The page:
Friday, September 15, 2017

Time For Kickoff

TigerBlog can't be the only one struck by the contrast between the two most recent college football behind-the-scenes shows he's seen.

One of them is "Last Chance U" on Netflix. The other is "A Season With Navy Football" on Showtime, the first at East Mississippi Community College and the other at the United States Naval Academy.

It would appear that at first glance, other than the fact that there are cameras following football players and coaches around all week and then at that weekend's game, that these two teams have nothing in common.

The differences are glaringly obvious. On one side, the story centers around players who, as the title suggests, have already had their big-time opportunities and failed, leaving them at a small community college in Mississippi, where they hope to turn things around to get another chance. The struggles to keep the players engaged academically as they chase the minimum standards they need for Division I eligibility are obvious, and the saintly academic advisor became a national star for her efforts - until she just couldn't take it anymore and left.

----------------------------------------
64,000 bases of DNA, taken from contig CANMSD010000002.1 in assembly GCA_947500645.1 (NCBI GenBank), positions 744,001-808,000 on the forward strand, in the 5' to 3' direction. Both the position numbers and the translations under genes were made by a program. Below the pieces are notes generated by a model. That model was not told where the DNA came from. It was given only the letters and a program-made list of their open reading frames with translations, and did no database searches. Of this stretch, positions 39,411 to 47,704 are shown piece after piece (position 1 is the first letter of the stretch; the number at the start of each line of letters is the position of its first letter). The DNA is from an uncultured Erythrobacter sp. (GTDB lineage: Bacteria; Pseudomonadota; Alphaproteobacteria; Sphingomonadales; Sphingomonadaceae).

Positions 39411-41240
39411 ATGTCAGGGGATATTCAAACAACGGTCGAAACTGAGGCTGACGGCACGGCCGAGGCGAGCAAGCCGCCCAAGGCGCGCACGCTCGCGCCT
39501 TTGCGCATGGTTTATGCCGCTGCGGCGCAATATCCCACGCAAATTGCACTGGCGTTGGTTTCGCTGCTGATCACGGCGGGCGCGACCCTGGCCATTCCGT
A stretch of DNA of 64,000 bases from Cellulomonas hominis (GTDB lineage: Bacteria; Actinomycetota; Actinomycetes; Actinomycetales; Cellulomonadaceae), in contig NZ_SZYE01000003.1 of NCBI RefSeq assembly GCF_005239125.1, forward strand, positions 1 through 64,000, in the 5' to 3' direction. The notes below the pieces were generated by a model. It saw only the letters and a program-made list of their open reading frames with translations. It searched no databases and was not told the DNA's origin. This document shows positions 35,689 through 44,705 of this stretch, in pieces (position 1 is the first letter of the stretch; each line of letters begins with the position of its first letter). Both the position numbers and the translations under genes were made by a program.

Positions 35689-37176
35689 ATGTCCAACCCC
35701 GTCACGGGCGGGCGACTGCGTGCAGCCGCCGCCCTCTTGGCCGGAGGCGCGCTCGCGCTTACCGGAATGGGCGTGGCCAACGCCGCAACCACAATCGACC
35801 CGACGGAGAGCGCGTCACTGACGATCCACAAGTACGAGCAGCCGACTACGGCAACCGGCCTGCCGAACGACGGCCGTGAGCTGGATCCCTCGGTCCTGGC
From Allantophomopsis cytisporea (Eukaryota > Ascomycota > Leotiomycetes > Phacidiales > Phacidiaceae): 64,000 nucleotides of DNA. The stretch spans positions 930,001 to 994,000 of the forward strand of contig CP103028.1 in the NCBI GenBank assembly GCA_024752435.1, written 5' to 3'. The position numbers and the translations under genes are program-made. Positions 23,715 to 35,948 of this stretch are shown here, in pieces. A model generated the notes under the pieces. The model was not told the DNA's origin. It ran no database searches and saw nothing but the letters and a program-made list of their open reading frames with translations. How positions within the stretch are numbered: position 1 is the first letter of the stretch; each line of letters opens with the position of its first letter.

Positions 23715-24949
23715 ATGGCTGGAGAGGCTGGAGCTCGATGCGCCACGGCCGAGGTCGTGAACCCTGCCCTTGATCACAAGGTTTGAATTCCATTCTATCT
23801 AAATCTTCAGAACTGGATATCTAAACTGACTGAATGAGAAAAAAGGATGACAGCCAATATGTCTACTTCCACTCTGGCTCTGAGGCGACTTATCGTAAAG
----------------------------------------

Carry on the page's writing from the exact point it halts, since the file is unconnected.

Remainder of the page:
What comes across from her is the frustration of trying to keep these kids on course when, by appearances at least, their academic progression is more important to her than to the players themselves. Heck, how many scenes are there when she has to ask the players if they have a pencil or a notebook?

And that doesn't even take into account the news that broke yesterday of one of the players featured in Season 2 who was just arrested in connection with a fatal stabbing.

It makes for quite the contrast with the students at the Naval Academy, obviously. Even the academic advisor for the football players is a Marine Corps officer.

The two head coaches couldn't seem less similar if it was all scripted. Buddy Stephens, from EMCC, comes across as simply a jerk who turns a blind eye to anything that can't help his team win games, often by as many points as possible. Navy's Ken Niumatalolo, much like Princeton's Bob Surace, seems like the exact guy you'd let coach your kid.